K Akram

International Centre for Diarrhoeal Disease Research, Bangladesh, Mujib City, Dhaka, Bangladesh

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Publications (11)45.35 Total impact

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    ABSTRACT: The incidence of low birthweight (LBW) in Bangladesh is one of the highest in the world. Inadequate rest of the mothers during pregnancy is a contributing factor to LBW. To assess the perception and practice of rest during pregnancy, 136 mothers and family members who make important decisions on family matter (FDM) were studied in rural Bangladesh. Eighty per cent of mothers perceived the importance of rest during pregnancy, whereas only 29 per cent practised rest (p < 0.003). Of the mothers who lacked perception, none practised. Eighty-five per cent of FDM perceived rest as important, yet only 27 per cent practised rest. Mothers' education and socioeconomic status were significantly associated with perception (p < 0.028,p < 0.001) and practice (p < 0.008,p < 0.006) of rest. The mother's education was also significantly (p < 0.000) associated with the socioeconomic status of the family. Our study suggests that the inability to take rest was due to workload at home, illiteracy, low socioeconomic status and failure of family members to share the workload.
    Journal of Tropical Pediatrics 10/2000; 46(5):311-3. DOI:10.1093/tropej/46.5.311 · 0.86 Impact Factor
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    ABSTRACT: The emergence of the new strain Vibrio cholerae O139 and its rapid spread in Bangladesh and India together with its detection in several other countries, have raised the question whether this constitutes the beginning of the eighth pandemic of cholera, and if so, how large a threat it poses. In an attempt to answer this question, epidemic spread patterns of Vibrio cholerae O139 strain in Bangladesh were studied. Initially the epidemic moved quickly and affected the entire coastal and estuarine tidal plains of southern Bangladesh. In the flood plains of the northern regions it affected mostly the north-eastern and north-central areas, at a slower pace than in the southern areas. In the beginning the new strain totally displaced both biotypes (classic and El Tor) of Vibrio cholerae O1. Nearly 2 years after its initial detection, striking differences in the distribution of V. cholerae O139 and O1 were observed. In most northern areas, the new strain was replaced by V. cholerae O1, whereas in the southern coastal regions, the O139 strain continues to dominate epidemics. The study suggests that the O139 strain may become endemic in the coastal ecosystem. The threat of a pandemic, therefore, may not be as large as it first seemed.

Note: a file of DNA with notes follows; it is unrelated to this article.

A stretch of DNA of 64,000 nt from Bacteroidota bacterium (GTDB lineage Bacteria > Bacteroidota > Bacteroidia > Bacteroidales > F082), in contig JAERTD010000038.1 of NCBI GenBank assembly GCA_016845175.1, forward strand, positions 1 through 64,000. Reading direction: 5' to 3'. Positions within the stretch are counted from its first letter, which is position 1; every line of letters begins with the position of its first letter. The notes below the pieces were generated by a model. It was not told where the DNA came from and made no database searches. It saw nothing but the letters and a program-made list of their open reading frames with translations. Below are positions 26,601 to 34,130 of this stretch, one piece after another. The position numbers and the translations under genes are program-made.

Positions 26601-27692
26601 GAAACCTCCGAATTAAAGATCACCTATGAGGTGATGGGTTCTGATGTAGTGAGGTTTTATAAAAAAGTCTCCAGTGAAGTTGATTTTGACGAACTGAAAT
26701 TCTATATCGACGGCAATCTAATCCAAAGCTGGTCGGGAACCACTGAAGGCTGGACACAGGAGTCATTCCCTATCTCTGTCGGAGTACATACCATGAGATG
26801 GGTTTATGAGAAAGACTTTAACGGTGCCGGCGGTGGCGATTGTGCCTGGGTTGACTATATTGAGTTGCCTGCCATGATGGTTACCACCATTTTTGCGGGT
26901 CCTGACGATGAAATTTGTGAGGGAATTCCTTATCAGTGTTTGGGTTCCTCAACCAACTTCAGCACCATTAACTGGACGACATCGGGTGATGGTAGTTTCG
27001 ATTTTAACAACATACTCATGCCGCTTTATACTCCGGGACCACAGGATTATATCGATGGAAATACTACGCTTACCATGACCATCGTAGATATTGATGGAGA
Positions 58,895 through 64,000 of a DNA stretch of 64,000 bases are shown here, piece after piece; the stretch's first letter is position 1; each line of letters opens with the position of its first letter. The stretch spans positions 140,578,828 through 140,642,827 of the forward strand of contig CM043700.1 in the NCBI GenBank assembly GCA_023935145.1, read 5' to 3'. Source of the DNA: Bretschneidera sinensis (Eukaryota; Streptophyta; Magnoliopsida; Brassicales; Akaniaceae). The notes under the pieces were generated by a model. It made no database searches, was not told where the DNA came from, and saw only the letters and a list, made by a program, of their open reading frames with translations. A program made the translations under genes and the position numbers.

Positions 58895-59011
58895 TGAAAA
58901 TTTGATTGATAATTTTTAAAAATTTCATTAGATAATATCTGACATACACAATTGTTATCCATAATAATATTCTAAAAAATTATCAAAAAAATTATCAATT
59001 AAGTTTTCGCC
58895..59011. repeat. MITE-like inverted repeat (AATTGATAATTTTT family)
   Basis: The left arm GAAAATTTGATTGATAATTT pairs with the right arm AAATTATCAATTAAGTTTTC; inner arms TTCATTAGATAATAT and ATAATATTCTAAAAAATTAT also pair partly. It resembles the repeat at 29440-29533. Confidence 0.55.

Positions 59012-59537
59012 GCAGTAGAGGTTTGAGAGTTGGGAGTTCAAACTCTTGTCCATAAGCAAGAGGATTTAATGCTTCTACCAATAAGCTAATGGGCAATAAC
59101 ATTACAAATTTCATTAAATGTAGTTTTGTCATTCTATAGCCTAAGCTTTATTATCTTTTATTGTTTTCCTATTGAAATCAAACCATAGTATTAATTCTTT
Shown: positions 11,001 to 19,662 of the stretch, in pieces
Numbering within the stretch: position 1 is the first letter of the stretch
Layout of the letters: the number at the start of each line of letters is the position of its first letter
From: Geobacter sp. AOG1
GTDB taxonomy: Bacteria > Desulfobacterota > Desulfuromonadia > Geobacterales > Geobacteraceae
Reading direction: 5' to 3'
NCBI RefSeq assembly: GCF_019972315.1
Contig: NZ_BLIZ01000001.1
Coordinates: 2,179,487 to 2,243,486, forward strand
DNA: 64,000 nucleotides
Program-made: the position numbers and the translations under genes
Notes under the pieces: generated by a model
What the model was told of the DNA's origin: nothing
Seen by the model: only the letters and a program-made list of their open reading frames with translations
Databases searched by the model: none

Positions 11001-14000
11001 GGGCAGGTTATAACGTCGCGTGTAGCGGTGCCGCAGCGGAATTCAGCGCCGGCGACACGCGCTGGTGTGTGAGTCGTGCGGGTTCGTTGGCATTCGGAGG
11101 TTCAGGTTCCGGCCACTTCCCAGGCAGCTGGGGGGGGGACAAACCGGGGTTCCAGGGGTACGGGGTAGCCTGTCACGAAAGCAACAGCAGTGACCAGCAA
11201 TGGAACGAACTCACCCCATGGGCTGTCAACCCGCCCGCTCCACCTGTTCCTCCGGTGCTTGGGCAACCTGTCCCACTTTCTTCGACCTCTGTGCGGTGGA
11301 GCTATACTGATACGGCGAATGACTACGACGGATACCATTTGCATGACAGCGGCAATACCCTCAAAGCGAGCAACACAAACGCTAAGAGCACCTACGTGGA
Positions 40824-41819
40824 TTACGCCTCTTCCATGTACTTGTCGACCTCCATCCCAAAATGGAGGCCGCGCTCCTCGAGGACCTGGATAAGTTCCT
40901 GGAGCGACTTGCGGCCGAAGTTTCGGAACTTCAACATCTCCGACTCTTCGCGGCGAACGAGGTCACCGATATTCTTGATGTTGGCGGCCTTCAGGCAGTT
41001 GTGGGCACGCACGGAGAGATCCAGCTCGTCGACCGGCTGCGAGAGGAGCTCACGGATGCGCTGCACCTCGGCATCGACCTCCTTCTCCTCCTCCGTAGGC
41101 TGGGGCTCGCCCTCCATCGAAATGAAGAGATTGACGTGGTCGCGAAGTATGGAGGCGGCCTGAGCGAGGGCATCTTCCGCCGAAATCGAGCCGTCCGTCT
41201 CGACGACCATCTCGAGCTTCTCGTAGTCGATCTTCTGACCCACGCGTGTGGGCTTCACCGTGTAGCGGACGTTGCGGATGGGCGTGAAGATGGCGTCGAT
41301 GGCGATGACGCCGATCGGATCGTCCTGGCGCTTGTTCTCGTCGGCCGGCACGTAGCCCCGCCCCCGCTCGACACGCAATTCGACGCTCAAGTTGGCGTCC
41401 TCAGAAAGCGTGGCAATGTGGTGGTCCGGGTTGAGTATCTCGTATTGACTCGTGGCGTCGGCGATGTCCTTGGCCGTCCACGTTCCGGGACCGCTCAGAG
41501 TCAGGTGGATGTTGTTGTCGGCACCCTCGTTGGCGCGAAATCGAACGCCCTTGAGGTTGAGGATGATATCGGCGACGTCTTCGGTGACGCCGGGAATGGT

Tropical Medicine & International Health 07/1996; 1(3):393-8. DOI:10.1046/j.1365-3156.1996.d01-54.x · 2.30 Impact Factor
  • Transactions of the Royal Society of Tropical Medicine and Hygiene 09/1995; 89(5):506. DOI:10.1016/0035-9203(95)90086-1 · 1.93 Impact Factor
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    ABSTRACT: In July, 1994, in one of the worst cholera outbreaks in recent times, an estimated 12,000 Rwandan refugees died in Goma in eastern Zaire. The Vibrio cholerae strains were resistant to tetracycline and doxycycline, the commonly used drugs for cholera treatment. Despite the efforts of international organisations, which provided medical relief by establishing treatment centres in Goma, mortality from the disease was much higher than expected. In the area of Muganga camp, which had the largest concentration of refugees and where most of the medical aid organisations were active, the highest reported case-fatality ratio for a single day was 48%. The slow rate of rehydration, inadequate use of oral rehydration therapy, use of inappropriate intravenous fluids, and inadequate experience of health workers in management of severe cholera are thought to be some of the factors associated with the failure to prevent so many deaths during the epidemic. In one of the temporary treatment centres with the worst case-fatality record, our team showed that improvement of these factors could increase the odds of survival of cholera patients even in a disaster setting.
    The Lancet 03/1995; 345(8946):359-61. DOI:10.1016/S0140-6736(95)90344-5 · 39.21 Impact Factor